“I have a beautiful inner world where I can turn to process things, and I think my songs come from there,” Odette (Georgia Odette Sallybanks) recently told me over the phone. The Australian mega-talent has a fantastic new record set to be released on February 5th; the sweeping sonic landscapes throughout the album are perfect for a bit of (frankly, much-needed) escapism, and are the product of Odette’s aforementioned inner world and very visual creative process. And while Herald was actually due out a few months into 2020, Covid-19 threw a wrench into the mix, and things suddenly ground to a halt.
“The album’s essentially been done for a year; it was finished late last year, and then we were doing the final mixes and flourishes on it in the beginning of 2020. It was actually supposed to be released in April, and then the coronavirus happened and we had to pause everything, because we didn’t know what was going to happen, or how long it was going to last,” she said.
It was extra frustrating seeing as the record itself had been in the works for a few years; anybody who’s experienced the tumult of one’s early twenties will know that even the passage of a few months can result in major internal landscape shifts, and Herald reflects parts of that.
“Whilst these songs do cover a lot of topics dealing with mental health, I think the underlying message is to choose wellness, and to strive for wellness,” she said. “I think in the past I’ve tried to beautify my own pain, and with this album, I was really trying to make sure that there was a balance between that and who I am right now. It’s a bit like a duet with my past self.”
“It details the last three or four years of my life,” she continued. “These songs were written when I was really, really sick, and originally, they were actually kind of toxic; a lot of the tone was like, ‘It’s all your fault!’. And then a year or so later I started to get better, and my perspective changed, so the writing changed.”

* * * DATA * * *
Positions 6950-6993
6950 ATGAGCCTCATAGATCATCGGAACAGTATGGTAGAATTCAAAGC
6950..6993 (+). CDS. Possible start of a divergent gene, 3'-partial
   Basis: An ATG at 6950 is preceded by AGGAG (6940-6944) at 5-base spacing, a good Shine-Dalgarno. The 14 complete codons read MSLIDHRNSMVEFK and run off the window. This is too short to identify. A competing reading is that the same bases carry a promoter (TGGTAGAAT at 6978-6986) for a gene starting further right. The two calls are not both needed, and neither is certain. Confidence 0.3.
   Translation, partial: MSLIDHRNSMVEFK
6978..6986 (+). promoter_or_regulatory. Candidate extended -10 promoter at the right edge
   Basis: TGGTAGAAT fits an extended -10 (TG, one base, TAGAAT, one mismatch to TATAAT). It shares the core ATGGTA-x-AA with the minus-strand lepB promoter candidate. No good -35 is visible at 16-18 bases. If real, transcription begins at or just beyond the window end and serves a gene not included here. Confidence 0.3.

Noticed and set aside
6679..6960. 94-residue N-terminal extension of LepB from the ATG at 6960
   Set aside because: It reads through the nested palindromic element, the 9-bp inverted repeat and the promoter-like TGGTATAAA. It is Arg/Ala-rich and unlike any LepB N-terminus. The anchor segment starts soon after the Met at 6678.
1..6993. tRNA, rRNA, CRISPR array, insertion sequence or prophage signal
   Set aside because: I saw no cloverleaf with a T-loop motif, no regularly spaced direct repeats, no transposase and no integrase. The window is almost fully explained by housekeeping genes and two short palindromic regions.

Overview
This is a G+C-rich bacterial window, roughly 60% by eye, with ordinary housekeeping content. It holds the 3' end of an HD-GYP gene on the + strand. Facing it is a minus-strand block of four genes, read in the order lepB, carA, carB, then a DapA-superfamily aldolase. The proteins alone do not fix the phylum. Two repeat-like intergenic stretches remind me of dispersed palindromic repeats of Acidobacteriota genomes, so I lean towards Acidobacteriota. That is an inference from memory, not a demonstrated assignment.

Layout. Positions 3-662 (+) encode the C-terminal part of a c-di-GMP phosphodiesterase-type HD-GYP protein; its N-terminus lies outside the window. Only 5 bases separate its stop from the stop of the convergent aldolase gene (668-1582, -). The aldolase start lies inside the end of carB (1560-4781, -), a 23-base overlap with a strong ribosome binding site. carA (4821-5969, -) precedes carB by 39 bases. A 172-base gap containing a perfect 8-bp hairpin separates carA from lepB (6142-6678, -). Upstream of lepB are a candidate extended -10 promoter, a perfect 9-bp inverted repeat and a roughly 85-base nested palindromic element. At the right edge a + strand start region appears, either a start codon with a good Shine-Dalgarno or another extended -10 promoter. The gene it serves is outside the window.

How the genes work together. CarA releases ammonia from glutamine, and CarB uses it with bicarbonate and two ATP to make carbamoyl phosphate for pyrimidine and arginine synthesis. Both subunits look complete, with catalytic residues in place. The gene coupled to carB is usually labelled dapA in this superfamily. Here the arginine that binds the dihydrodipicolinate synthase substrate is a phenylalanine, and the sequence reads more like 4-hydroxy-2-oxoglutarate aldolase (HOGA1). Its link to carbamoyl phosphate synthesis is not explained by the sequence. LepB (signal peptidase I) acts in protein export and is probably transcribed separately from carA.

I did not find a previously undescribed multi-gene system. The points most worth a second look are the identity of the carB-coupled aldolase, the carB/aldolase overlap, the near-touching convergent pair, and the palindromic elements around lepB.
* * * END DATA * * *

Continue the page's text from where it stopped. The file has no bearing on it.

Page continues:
She added, “There are a few songs that are quite dark and twisted, and a few of them I actually had to redo, because I realized how unwell I sounded on the actual tracks. Now I’m coming out of that headspace, and I feel like this record is a bit of a time capsule, almost a reminder to myself like, ‘Hi, you’ve been here. Let’s not do that again, let’s prioritize some healthy coping mechanisms.'”
Writing aside, she’s also matured in her technical abilities, having contributed significantly to the production side of things in the studio this go-round, and even producing on her own during the pandemic.
“It’s so liberating,” she told me. “Before, I was a lot more timid when it came to the production elements, but Damian [Taylor] (who is one of two producers on this record) is a good friend of mine, and he’s always seen that I could do anything if I applied myself enough and had enough self-belief. I genuinely didn’t see that for a couple of years, but over this record, I was able to take the reins a little bit. I came in with a greater sense of what I wanted, without it just being about songwriting and lyrics and instrumentation; it was also about textures, the worldscape, the sounds. It was really interesting to feel empowered in that digital world as well.”
While it’s clear she’s got strong footing across the board now, the 23-year-old can certainly empathize with those who are just starting out and having trouble speaking up as they embark on their musical journey, and she had some great advice to offer anyone who’s looking to assert themselves.
“I feel like it ultimately comes down to anxiety,” she said. “When you feel that sense of dread or that sense that you’re shutting down, take a minute, go outside of the room and write down what you’re feeling and thinking. It can be hard to feel assertive, and it’s even been a journey for me; I’m quite loud and extroverted, but when I was in the studio when I was younger, I had a harder time speaking up when I wanted something changed or didn’t like something. But it is about pushing through that anxiety, taking a minute, taking a breath, and if you feel like you can’t speak up, write it down on a piece of paper. You can say, ‘I have some thoughts, I’m just gonna run to the bathroom if you want to look through this while I’m gone and we can talk about it when I get back.’ That way, you can kind of side-step the confrontation without sacrificing your point of view.”
So what’s on the horizon for Odette in 2021? Although there are still a few weeks to go before record release day, she’s already been working on new material, though it hasn’t necessarily taken concrete form yet. “You know when the air gets really still before a storm? There’s that anticipation, and I’m kind of in that space right now,” she said.
She does feel confident there may be a few tracks she solo produces in the next body of work, but she’s also dead-set on working with Damian again. “He’s my dude.”
Definitely stay on the lookout for how things shape up, and in the meantime, pre-order a copy of Herald here.
Featured image by Giulia Giannini McGauran